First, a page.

Alright, I'm done...for now. Are we ready for the next round or is that enough?

Tuesday, July 20, 2004

Lost causes and Fiddlers

Well, tomorrow is our last game of the church softball season.  I'm going to just say it and be done with it: we haven't won a game and we don't expect to win the last one!  There, it has been said now.  Ours was a very new team and we can be thankful that we did as well as we did.  I don't know if I will pitch the last game--I think that would be an interesting thing to do...  I am thinking about asking to pitch just because I want to be there in the middle of the field and fight for the lost cause where it will hurt the most!  Oh yeah!  Bring it on!!

My sister is acting in a play this week... It's a small rendition of Fiddler on the Roof and she is Hodel.  It should be very interesting!  I think I'm just a little jealous I never got into acting!  This is Beka's first one and she is (as you can imagine) very happy to have a leading role.  The first performance is on Thursday and she told me I shouldn't go that day because she thinks that is when the most mistakes are going to happen!  Too late for that because it looks like I might be at all three of them!  I've never seen a live play of Fiddler on the Roof so I am looking forward to it.

Monday, July 19, 2004

Muddled thoughts Part 2

I'm afraid I failed to mention a very important aspect of the service mentioned in the last post.  I picked as a devotional a piece from ICR's Day's of Praise.  The title was "The Gift of Grace" by Henry Morris.  After editing it for verbal clarity, it was a very basic and good short piece for the occasion.  The striking thing about it was the last point that he made.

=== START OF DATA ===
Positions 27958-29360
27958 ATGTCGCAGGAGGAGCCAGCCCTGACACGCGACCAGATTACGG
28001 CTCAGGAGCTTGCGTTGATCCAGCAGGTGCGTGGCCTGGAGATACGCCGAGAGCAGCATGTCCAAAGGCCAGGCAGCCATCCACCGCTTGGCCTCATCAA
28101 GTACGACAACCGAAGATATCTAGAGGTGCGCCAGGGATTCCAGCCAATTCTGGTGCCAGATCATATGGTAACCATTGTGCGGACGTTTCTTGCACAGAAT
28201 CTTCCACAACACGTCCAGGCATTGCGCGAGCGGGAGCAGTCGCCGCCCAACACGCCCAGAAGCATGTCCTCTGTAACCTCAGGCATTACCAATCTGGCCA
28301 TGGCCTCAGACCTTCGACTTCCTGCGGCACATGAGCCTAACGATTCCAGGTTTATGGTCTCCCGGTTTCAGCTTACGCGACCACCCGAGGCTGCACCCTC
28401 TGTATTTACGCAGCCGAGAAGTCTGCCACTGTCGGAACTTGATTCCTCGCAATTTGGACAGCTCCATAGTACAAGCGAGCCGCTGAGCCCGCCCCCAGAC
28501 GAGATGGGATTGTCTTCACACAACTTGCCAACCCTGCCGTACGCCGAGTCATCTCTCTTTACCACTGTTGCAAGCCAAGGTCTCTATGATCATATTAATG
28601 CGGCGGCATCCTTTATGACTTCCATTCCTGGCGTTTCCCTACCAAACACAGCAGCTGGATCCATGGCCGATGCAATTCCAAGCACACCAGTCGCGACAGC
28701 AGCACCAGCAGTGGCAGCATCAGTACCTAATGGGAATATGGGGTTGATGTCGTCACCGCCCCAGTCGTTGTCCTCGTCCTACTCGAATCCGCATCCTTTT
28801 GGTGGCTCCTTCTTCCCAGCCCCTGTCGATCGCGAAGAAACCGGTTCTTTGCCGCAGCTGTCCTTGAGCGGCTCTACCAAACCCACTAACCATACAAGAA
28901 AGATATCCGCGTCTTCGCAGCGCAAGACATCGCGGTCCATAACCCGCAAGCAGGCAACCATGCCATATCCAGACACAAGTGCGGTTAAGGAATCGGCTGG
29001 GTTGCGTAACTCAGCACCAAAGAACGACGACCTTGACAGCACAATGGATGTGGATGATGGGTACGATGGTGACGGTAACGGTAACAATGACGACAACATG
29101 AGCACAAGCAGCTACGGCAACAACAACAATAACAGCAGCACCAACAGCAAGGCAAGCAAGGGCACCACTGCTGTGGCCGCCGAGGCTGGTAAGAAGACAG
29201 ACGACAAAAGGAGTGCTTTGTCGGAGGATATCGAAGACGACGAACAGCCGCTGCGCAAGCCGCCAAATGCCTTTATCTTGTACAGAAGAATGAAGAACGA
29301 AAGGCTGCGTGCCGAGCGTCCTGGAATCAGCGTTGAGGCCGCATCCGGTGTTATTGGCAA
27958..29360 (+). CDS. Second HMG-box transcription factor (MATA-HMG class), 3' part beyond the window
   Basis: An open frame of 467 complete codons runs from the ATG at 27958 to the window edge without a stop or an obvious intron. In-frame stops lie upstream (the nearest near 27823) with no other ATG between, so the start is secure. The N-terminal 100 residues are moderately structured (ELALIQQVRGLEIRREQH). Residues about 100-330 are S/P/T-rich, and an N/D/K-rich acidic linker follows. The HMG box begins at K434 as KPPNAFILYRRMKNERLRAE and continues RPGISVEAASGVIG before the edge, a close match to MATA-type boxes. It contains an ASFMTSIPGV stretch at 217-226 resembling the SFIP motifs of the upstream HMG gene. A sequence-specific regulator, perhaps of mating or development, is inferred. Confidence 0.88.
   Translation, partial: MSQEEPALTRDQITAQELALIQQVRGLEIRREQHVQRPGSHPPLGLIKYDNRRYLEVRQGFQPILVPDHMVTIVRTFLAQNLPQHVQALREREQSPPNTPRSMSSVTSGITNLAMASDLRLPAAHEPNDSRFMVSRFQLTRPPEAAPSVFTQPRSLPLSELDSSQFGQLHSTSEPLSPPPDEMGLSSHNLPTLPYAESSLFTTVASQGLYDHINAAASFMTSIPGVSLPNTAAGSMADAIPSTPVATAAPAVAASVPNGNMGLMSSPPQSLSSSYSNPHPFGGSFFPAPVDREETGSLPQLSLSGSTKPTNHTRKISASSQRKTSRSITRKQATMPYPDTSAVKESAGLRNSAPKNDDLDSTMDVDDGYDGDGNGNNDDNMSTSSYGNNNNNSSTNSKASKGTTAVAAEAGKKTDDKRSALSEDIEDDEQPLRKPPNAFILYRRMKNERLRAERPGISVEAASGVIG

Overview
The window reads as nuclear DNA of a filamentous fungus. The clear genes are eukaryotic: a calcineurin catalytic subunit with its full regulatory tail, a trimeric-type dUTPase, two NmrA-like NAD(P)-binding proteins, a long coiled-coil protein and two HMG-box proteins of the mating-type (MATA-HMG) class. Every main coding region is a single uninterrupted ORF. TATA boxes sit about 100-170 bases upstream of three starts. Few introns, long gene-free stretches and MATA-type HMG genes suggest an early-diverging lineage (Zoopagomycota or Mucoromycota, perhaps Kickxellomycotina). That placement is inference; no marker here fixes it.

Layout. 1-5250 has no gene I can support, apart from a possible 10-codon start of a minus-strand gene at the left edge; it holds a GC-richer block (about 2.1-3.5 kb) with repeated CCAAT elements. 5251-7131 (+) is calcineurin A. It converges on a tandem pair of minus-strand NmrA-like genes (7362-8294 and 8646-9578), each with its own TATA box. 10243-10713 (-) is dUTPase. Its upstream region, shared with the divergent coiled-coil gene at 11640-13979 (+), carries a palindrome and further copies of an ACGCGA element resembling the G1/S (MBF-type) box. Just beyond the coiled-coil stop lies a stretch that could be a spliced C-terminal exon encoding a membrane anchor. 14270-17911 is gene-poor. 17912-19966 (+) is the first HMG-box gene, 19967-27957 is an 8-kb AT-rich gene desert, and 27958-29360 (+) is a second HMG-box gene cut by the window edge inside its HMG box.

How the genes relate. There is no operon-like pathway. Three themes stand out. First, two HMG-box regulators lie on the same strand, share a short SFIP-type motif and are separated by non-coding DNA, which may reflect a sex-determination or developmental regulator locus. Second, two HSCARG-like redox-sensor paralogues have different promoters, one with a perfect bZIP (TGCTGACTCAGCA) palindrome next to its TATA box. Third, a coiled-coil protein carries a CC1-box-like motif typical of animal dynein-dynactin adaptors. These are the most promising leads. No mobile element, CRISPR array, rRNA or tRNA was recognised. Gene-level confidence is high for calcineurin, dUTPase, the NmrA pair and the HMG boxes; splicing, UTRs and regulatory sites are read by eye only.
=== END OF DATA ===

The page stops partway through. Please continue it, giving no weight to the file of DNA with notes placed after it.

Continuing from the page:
Finally, as Paul says in Ephesians 3:7-8, even true Christian leadership is a gift of grace.  "...I became a minister according to the gift of grace of God given to me by the effective working of His power.  to me, who am less than the least of all the saints, this grace was given, that I should preach among the Gentiles the unsearchable riches of Christ."
Leadership a gift of grace...  This does not mean, though, that developing Christian leadership is a matter of waiting for some supernatural engrafting of special skills--a moment in time when we suddenly feel like we can lead.  No, God's gifts are most often given to those who humbly strive for them in faith, knowing that God will not fail to give good gifts to his children, knowing that they do not ask amiss, knowing God's will for their lives.

Sunday, July 18, 2004

Ultra-muddled thoughts of an impatient youth

An interesting day to be sure.  Our youth group led a service at a local assisted living facility in the area and it went well.  I guess it was interesting because I led it--the whole thing.  The only thing I didn't do was the closing prayer (thank you Uncle Paul).  Sure this may sound like a good thing for me, and I will not deny that it was good for me--a good experience.  However, I had a tough time last night with the whole idea.  Why can't there be anyone else willing to do parts of it.  Am I the only one in the youth group willing and semi-able to do something like that.  What about public prayer?  Isn't this simple excercise something which we should all be willing to learn to do?  Leadership!  Is the church supposed to by full of people who depend on the leadership of one or two?  Shouldn't Christian young men in the church be learning this?

Last night, I finally decided that I would not hold back or wait for others to come beside me when it came to this service.  I knew if I did hold back and push others forward, the meeting would not work...  Last time we did one of these services, it was at a nursing home.  Yes, it was harder because there was a difference in the condition of the people at the service but even so, there was also some difficulty with simply trying to make things happen!  There were moments when things would just stop and you would wonder who was going to get it going again.  Indecision!  Who is in charge?